Workplace Investigations refresher part 10: Procedural fairness – bias

By Jennifer Wyborn, Nicholas West-Foy
11 Nov 2021
Ensuring there is no bias in the decision maker for a workplace investigation is critically important to both its accuracy and authenticity. If there is even a small hint of bias, it has the potential to taint the investigation's findings and lead to distrust in the process going forward.

Related Knowledge

Because workplace investigations are conducted by human beings, bias is an issue that should be considered from the very outset, and constantly monitored. In the final article dealing with procedural fairness in workplace investigations, we look at, arguably, the most important issue of them all.

What is bias?

Bias is the inclination or prejudice for or against one person or group. Usually, this will result in an outcome that is unfair to one party or another.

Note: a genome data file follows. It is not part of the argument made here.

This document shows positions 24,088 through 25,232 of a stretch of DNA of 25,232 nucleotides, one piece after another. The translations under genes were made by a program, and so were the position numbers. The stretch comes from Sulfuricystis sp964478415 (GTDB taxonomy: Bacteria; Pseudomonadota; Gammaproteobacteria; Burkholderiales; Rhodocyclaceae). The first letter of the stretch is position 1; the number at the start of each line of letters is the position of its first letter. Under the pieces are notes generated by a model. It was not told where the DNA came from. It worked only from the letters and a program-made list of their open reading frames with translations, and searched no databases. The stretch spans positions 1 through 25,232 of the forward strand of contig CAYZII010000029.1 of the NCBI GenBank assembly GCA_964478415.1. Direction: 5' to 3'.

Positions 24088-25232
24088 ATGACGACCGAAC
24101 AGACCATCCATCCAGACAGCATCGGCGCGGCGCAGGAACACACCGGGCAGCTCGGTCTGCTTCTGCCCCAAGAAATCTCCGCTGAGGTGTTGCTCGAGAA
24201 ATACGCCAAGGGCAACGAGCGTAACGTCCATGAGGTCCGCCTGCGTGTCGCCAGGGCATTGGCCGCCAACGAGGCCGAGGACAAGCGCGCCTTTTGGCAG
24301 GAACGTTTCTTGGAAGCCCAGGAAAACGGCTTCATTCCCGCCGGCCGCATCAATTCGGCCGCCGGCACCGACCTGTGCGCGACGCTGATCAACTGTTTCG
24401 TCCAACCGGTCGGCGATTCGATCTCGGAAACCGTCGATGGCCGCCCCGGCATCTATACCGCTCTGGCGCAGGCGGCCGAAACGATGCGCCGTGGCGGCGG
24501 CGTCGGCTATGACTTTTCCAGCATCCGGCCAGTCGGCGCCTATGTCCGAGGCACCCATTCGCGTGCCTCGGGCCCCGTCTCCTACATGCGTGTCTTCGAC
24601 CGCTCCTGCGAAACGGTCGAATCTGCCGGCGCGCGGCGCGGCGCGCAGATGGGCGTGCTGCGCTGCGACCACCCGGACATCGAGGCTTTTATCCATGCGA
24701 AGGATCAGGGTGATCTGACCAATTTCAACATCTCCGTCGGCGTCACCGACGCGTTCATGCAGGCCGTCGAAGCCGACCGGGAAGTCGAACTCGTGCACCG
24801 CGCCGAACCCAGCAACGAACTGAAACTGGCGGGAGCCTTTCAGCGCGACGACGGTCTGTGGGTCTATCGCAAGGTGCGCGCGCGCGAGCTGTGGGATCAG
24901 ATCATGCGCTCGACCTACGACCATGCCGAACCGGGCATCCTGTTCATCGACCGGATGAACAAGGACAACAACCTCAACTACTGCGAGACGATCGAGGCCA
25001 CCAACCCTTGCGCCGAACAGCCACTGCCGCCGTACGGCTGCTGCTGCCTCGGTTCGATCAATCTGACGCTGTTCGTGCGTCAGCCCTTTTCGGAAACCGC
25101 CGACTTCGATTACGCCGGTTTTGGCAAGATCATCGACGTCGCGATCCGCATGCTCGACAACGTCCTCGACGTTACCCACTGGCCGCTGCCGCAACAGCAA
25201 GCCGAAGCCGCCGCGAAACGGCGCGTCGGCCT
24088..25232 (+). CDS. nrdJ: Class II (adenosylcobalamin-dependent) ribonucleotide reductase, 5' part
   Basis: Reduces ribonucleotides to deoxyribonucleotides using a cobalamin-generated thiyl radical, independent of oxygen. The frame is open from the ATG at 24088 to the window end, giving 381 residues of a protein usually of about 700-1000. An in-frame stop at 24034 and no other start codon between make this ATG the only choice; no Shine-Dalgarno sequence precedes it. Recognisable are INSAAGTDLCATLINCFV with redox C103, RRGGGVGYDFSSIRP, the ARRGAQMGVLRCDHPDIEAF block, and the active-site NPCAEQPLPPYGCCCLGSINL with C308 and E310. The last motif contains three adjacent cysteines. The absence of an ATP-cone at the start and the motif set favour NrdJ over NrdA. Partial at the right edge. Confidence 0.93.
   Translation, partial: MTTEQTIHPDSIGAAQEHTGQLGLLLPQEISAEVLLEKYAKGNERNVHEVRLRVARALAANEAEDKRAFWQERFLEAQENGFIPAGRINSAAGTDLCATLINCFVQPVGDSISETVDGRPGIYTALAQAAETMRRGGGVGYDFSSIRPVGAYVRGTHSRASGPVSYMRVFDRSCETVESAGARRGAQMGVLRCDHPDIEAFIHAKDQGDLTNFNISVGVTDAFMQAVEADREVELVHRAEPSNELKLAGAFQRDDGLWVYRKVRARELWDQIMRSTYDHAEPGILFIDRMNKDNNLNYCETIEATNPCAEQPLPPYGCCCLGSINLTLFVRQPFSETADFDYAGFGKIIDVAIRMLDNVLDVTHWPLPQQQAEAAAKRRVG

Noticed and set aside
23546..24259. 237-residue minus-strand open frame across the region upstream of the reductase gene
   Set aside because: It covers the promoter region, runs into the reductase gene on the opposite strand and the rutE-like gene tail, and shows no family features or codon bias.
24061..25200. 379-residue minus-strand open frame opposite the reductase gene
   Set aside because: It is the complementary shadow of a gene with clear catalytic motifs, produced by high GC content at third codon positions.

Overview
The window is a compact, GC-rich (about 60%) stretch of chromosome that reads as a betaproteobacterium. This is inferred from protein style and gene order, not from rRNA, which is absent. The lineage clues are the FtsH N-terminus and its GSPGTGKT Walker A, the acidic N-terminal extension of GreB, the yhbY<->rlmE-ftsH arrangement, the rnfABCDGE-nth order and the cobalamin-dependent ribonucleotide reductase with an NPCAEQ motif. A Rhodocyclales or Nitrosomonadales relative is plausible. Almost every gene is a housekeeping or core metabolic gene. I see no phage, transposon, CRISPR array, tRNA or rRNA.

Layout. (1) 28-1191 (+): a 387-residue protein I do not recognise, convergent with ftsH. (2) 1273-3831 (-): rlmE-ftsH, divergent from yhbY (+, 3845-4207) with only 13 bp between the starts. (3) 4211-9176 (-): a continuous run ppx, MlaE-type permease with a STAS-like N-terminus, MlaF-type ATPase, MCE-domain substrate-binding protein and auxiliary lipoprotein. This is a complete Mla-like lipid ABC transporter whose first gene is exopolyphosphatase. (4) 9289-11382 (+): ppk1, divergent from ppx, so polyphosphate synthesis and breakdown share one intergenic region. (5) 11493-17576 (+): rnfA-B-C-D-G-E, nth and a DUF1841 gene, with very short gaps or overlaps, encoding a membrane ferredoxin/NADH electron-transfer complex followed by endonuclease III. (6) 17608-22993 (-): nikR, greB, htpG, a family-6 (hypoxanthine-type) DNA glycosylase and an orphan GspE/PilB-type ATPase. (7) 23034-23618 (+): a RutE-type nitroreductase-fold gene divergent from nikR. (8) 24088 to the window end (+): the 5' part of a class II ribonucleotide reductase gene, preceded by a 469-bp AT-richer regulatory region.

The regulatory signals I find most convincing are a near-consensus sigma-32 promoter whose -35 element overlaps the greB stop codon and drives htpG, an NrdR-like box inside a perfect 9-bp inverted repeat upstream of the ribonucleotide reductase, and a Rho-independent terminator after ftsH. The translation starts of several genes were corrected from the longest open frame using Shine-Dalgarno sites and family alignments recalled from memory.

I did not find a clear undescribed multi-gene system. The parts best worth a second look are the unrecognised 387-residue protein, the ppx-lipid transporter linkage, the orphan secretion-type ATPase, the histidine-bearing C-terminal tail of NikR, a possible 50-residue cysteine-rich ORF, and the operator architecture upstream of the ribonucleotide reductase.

Bias arises in two forms:

  • actual; and
  • apparent (or perceived).

In an investigation context, actual bias occurs where there is evidence that a decision maker acted with prejudice, or had an inclination for or against an individual involved in that investigation. Often, it can be difficult to prove the existence of actual bias in an investigation, as it requires the presence of direct evidence proving a decision maker was actually biased in an investigation, and generally speaking, in the absence of a smoking gun, investigators affected by bias are reluctant to admit that fact.

Conversely, apparent bias can be easier to prove as doing so does not require direct evidence. Rather, it involves an objective assessment of the state of mind of the decision maker. The High Court in Ebner v Official Trustee in Bankruptcy (2000) 205 CLR 337 set out the test as:

"whether a fair-minded lay observer might reasonably apprehend that the [decision maker] might not bring an impartial mind to the resolution of the question the judge is required to decide.